Q & A: Canadian Country Artist Sarah Wickett on her Latest “Desi pop-Country” Single, “Momma’s Boy”, the Official Music Video & her Appreciation of Indian Culture

Q & A: Canadian Country Artist Sarah Wickett on her Latest “Desi pop-Country” Single, “Momma’s Boy”, the Official Music Video & her Appreciation of Indian Culture

September 1, 2021

Earlier this year, Canadian country artist Sarah Wickett had us falling in love with someone’s potential along with her in her single, “Potential“. She then beared her soul in her following single, “Two Feet” which shares a part of her healing journey from a recent breakup. Both songs’ catchy melodies and relatable lyrics earned Wickett over 85K+ streams on Spotify alone. Following up the success of her two previous singles, the Beaverton native is now back with her second “Desi pop-country” single,  “Momma’s Boy”– which shares the difficulties interracial couples face, from navigating cultural differences to meddling mothers.

Recently, I spoke with Wickett about her latest single, the official music video for the song and her profound appreciation of Indian culture.

Kyla Pearson: Your latest single, “Momma’s Boy” is set to be released on August 27th. The song shares a part of your personal story and shares your experience of trying to live up to your ex’s family’s expectations and dating a “Momma’s Boy”. Can you tell us a bit about the songwriting/recording process that went into making the song? How has the song helped you heal and process from the breakup? 

Sarah Wickett: Of course! I wrote this song with Vipneet Kaur (a Punjabi songwriter) and my two producers Mark Schroor and Erik Fintelman. Momma’s Boy wasn’t actually initially the title of the song. Vipneet and I sat down with a similar concept but we were going to call the song ‘Switch It Up’… However, it felt like there was something missing & we wanted to make sure it was 100% authentic to the experience I went through. So, when we took the song to Mark and Erik, the idea of a ‘Momma’s Boy’ started floating around and we ended up going full speed ahead with that idea instead. There are always different stages to a breakup. First, you’re really sad and then you get angry and eventually, with time, you become forgiving and get over it… I feel like you can really hear the frustration and anger in this song and it’s very evident which stage of the healing process I was in when writing it. The entire process has been very therapeutic and empowering, to say the least. I’m so happy with how it turned out.

Kyla Pearson: In relation to the song, what is one piece of advice you’d give to someone who is trying to navigate dating someone outside of their respective culture?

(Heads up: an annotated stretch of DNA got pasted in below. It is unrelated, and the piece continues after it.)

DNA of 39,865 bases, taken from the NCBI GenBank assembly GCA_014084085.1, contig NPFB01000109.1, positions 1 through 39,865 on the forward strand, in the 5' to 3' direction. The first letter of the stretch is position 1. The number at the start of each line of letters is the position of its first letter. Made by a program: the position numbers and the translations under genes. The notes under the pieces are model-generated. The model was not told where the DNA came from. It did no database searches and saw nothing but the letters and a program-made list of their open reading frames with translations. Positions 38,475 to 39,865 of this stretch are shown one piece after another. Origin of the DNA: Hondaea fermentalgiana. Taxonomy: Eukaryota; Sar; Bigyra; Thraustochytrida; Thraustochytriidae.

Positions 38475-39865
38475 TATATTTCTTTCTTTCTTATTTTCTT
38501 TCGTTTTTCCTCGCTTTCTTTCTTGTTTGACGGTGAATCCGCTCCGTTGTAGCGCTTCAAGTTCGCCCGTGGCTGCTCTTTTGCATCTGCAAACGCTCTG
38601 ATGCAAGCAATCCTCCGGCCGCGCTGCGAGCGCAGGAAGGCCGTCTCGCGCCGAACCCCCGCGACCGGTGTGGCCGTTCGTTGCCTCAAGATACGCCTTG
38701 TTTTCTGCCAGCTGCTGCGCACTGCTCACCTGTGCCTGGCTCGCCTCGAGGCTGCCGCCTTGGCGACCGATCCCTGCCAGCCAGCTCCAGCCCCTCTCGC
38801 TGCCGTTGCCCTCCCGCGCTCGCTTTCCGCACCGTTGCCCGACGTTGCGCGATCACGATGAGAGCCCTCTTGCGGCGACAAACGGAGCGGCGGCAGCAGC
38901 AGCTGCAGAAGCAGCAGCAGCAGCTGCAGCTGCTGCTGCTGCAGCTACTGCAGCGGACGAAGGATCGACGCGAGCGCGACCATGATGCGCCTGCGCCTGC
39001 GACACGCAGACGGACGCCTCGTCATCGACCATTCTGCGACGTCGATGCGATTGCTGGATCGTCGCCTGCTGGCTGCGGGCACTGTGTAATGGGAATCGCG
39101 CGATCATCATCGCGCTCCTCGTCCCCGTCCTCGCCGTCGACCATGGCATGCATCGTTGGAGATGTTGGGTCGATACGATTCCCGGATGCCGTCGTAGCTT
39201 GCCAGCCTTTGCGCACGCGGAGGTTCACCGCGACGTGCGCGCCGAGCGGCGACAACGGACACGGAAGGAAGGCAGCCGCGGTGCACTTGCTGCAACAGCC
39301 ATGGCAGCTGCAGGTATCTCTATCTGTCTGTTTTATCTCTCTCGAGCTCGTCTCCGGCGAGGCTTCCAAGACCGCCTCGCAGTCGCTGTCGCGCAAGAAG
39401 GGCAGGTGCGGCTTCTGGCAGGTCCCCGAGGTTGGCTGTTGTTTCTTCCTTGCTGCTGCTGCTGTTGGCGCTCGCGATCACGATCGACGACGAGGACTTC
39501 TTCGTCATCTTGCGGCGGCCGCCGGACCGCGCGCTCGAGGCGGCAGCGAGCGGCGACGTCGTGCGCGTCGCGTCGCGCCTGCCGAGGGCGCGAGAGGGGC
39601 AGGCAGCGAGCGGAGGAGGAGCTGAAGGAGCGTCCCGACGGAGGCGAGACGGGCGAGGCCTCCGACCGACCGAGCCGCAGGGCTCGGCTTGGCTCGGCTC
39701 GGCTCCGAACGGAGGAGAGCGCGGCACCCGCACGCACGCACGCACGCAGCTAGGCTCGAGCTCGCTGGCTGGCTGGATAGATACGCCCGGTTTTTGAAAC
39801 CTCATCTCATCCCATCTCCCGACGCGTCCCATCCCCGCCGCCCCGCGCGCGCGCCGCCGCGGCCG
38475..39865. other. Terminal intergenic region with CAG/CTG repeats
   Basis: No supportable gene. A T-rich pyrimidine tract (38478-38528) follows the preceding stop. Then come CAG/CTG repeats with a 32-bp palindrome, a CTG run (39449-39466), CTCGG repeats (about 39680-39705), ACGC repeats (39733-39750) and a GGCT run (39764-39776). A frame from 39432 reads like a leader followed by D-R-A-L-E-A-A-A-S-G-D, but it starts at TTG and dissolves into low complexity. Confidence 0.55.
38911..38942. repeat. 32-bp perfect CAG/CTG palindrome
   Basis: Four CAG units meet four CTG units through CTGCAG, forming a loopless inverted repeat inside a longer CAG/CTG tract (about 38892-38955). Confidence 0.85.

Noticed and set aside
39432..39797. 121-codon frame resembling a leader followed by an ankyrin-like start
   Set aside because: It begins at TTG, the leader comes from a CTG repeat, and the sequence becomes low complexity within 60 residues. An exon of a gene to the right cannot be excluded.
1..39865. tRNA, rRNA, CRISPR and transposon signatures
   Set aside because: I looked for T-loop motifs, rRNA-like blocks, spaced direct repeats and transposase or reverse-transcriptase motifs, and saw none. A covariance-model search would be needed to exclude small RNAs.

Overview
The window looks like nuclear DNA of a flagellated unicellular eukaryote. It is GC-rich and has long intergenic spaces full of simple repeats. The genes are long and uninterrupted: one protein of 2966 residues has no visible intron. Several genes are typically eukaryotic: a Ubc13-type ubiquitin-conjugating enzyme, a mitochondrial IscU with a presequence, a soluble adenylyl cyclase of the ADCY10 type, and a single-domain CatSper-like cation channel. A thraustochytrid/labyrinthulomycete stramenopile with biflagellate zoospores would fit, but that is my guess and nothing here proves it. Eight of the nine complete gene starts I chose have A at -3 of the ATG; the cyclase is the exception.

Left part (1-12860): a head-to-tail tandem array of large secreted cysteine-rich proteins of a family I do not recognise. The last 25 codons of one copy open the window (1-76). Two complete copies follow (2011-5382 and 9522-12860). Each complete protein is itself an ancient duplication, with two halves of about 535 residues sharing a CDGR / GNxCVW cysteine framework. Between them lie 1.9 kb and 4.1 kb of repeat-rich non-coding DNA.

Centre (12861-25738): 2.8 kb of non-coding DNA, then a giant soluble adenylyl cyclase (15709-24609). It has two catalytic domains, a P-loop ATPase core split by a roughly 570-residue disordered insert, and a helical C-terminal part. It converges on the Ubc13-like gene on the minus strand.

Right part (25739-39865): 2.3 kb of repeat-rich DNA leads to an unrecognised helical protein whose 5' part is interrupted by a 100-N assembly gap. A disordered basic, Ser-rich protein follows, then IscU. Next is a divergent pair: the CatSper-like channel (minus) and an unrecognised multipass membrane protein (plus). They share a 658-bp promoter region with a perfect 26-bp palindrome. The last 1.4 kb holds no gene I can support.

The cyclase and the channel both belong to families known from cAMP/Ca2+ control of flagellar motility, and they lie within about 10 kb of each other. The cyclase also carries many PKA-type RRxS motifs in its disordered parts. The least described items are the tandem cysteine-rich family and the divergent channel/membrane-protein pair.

Featured: Official cover art for Sarah Wickett's latest "Desi pop-country" single, "Momma's Boy.”

Featured: Official cover art for Sarah Wickett’s latest “Desi pop-country” single, “Momma’s Boy.”

Sarah Wickett: Make sure you guys are on the exact same page from the beginning when it comes to different wants, needs and expectations. Being in an interracial relationship can come with a lot of challenges and you need to make sure you’re ready to face those together and you’re going to be supportive of each other throughout the good and bad times. A lot of the things that might get labelled as “too soon to talk about” are actually important conversations that need to be had and it’s important to be 100% transparent from the beginning.

Kyla Pearson: The song is also sung in both Punjabi and English and is the second single you release in which you do so– and as the only woman in country music doing such a crossover, I might add! How do you feel singing this song partially in Punjabi strengthened and helped convey the message of the song?

Sarah Wickett: I honestly think singing part of the lyrics in Punjabi makes the message that much more powerful. There is no part of the song that feels inauthentic. I also love that it invites people who don’t understand English to be able to understand the song as well.


Kyla Pearson: In both the cover art and the upcoming music video, you’re wearing a rare, traditional Indian lehenga, which you had custom-made in denim. Can you tell us a bit more about the cultural significance of the lehenga and how it ties into the song? Was the lehenga custom made by an Indian clothing/fashion designer? 

Sarah Wickett: Yes! I’ve had the idea of creating a denim lehenga for a long time now… I knew it was a way I could combine & showcase both the country and Punjabi aspects of my life/career. Denim is not a fabric that is commonly used to make traditional Indian clothing… but it is something I wear almost every day. I absolutely love the style of a lehenga and I knew I wanted to wear one for the music video. So, denim just made sense. Fortunately, I was able to work with the perfect designer (Anu Khanna Designs) and we brainstormed some ideas together to make the simplistic, denim lehenga that I am wearing in the music video & artwork. I also love that it isn’t too loud and it’s SO comfortable. Comfortability & practicality are very important to me. So I’m just in love with the way it turned out.